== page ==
A more practical experience getting a feel for the town can be had in any town. Although I’ve walked all over De Smet (there is even an official walking tour now) and I even met a family once who had taken an airport shuttle to town (from the “big city”) and more walking literally everywhere for the week. I think Pepin offers a great example of getting a feel for the town by walking. When I am town for Laura Days I tend to park my car either by the library or the Pepin Motel if I’m staying there, and leave it there until I head over to the Wayside (the replica cabin site) and the Little House Store in Lund. Walking gives you a feel for the town, how close things are. In the right part of town you’ll see all kinds of unique shops that you can see. It gives you a feel for the spaces involved. Some day, like Pa, I’m going to walk out to the Wayside, as soon as I can talk somebody into doing it with me.

You don’t have to walk as far as that, but I want to encourage everyone on your next Laura trip. Get out and walk!

Trundlebedtales Comes to Youtube

I just wanted to let everybody know that I started a new channel on YouTube. So far I’ve uploaded two short videos I filmed while I was in Pepin for Laura Ingalls Wilder Days. I hope to add more and that you will enjoy them. I’ve also added links to the Ingalls Homestead orientation video and a recording of them playing Pa’s fiddle at Wilder Days. Please come take a look.

http://www.youtube.com/user/Trundlebedtales

Mansfield Date Changes

Laura’s Memories, the Wilder pageant in Mansfield, used to be the hardest one to find dates for. Now they have a minimal webpage where you can find the dates. http://www.laurasmemories.com/

For those of you unfamiliar with the production, it’s staged in a built-in arena near Laura Ingalls Wilder Elementary. The seating is the most comfortable I’ve found at any Wilder pageant. The plot starts off with a take-off on Laura’s recorded conversation with Docia Holland (identified only as librarian in the play). As Laura remembers back over her life, stories from her childhood on play in her mind and on the stage behind her. It’s a musical and frankly I think the songs were better than the major production at the Guthrie last year. Be aware though that the cast shares the parts (for example, the same girl doesn’t play Laura all the way through, but does continue to appear on stage as other characters). Also, notice its early start time. They don’t use the dark for special effects, so it starts a full hour before the other two pageants (and they even offer afternoon performances sometimes). It ends early enough so driving to your hotel isn’t a challenge.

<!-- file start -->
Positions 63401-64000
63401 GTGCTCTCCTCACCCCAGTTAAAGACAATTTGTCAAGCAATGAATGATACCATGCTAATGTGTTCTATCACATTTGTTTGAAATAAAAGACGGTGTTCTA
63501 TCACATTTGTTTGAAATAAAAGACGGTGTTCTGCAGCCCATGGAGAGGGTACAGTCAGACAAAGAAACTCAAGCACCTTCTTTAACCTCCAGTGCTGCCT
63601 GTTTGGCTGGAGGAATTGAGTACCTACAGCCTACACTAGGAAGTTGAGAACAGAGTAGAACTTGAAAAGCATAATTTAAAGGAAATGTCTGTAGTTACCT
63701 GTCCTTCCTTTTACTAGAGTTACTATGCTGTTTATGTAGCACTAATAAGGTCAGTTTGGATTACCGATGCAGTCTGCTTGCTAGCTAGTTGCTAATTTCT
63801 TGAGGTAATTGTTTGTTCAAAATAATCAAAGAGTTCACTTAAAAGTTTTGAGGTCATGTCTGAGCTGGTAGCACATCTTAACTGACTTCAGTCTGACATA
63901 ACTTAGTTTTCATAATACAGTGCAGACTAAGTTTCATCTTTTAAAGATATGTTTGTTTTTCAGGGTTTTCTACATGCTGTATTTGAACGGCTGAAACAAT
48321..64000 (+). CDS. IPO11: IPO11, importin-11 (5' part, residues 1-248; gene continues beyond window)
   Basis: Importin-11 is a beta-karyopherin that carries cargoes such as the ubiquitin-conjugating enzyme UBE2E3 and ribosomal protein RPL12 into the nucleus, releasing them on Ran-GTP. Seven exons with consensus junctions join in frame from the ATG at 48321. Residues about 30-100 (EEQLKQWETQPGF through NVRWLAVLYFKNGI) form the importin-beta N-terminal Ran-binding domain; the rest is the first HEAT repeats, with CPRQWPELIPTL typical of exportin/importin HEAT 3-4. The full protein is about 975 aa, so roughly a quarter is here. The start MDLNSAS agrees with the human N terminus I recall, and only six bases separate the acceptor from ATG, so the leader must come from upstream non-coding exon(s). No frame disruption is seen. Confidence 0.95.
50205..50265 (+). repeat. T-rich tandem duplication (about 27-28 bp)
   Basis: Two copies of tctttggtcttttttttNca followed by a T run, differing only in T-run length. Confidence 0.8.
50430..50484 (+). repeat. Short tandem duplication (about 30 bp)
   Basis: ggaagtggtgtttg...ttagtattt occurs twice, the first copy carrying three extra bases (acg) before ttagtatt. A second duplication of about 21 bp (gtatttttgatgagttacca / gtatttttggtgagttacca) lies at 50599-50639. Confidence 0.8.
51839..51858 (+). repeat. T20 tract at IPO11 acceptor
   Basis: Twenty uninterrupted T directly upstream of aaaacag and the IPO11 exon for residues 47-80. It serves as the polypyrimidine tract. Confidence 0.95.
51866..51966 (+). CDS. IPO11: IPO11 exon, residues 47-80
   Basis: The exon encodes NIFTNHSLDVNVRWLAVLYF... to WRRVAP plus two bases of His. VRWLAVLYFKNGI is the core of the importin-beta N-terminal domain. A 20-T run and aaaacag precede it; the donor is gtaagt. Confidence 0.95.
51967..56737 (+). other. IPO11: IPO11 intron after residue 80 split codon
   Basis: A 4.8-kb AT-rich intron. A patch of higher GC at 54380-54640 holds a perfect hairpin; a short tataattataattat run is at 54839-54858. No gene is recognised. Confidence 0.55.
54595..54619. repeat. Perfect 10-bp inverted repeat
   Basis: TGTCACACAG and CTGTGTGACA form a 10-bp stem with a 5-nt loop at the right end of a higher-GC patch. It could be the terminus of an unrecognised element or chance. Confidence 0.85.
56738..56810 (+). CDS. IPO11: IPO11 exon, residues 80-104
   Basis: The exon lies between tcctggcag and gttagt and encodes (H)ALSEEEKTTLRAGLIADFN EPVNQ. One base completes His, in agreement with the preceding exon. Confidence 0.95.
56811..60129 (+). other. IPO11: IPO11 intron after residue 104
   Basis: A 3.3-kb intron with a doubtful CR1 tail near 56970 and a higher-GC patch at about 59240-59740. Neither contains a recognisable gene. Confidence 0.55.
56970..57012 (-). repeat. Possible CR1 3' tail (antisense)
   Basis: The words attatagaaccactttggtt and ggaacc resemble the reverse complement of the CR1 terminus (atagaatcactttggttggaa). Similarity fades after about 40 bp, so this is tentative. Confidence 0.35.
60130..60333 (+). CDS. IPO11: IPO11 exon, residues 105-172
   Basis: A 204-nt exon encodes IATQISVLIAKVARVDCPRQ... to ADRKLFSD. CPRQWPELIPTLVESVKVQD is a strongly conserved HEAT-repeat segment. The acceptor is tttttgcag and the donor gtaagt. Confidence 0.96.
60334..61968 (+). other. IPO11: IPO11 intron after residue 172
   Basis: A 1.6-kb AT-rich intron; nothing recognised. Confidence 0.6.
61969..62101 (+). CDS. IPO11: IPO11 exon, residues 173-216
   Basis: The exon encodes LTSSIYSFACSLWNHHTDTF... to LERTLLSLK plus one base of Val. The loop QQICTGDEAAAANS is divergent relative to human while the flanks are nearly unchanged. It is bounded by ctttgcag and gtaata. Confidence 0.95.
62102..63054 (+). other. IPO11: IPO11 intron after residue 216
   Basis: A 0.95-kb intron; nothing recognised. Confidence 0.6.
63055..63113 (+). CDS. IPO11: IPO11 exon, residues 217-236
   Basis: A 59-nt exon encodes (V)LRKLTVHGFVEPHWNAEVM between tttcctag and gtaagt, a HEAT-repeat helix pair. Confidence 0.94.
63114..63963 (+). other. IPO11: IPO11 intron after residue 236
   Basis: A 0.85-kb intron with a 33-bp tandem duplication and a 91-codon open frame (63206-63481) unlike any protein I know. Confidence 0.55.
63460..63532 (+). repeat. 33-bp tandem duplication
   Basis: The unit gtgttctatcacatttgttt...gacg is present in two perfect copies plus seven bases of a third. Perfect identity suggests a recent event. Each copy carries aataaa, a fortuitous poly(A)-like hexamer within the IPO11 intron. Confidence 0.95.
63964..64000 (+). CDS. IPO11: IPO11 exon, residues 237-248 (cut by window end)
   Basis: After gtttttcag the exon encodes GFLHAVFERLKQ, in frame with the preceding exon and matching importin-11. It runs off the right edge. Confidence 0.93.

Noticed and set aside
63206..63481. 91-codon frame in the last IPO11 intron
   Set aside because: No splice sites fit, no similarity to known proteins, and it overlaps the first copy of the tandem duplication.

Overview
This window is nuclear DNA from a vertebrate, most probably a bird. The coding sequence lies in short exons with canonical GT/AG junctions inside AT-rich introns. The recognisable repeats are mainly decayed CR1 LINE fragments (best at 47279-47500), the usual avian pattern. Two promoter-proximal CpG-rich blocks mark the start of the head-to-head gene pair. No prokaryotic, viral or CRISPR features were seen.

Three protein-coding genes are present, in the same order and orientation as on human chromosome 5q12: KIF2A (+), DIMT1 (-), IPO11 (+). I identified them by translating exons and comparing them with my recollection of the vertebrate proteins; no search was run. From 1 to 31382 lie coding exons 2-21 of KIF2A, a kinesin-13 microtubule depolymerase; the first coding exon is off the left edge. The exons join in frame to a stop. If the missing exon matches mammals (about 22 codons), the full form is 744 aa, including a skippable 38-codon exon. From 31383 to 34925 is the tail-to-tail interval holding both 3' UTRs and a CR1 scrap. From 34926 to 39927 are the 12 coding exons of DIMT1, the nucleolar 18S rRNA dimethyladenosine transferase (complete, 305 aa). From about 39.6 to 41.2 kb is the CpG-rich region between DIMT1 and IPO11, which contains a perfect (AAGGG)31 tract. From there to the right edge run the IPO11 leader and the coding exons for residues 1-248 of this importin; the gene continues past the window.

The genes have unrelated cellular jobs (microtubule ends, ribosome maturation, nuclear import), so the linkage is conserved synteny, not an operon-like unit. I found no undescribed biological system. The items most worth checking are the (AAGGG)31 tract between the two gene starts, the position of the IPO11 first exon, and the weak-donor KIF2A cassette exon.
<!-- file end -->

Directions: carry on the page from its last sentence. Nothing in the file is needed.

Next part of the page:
Long time fans will notice some changes in the date pattern this year. Usually they split the pageant dates between early or mid-summer and then re-stage it around Wilder Days. This year they’ve moved to the first two weekends in August and the first three in September, which I would think would be easier on the production. They’ve also got the date for Mansfield’s Wilder Day (most activities are on Saturday, although there is usually some Friday and Sunday spillover) set for Sept. 19th. This is the third weekend of September where for the last couple of years they were on the second. I hope this sticks because that takes them out of competition with Wilder Days in Pepin and means that I might have a chance to visit during the days again and hear Pa’s fiddle. Be warned Pepin is about 6 1/2 hours north of where I live and, depending on your route and road construction, Mansfield is about 9 hours south. Don’t try to do them both in one weekend.

This change in dates comes on top of Burr Oak’s earlier announcement of moving their Wilder Days from the second weekend in June to the last, moving them out of direct competition with Prairie Days in Independence. It’s getting more and more possible to not have to choose between events, assuming you have the time for multiple trips. 😉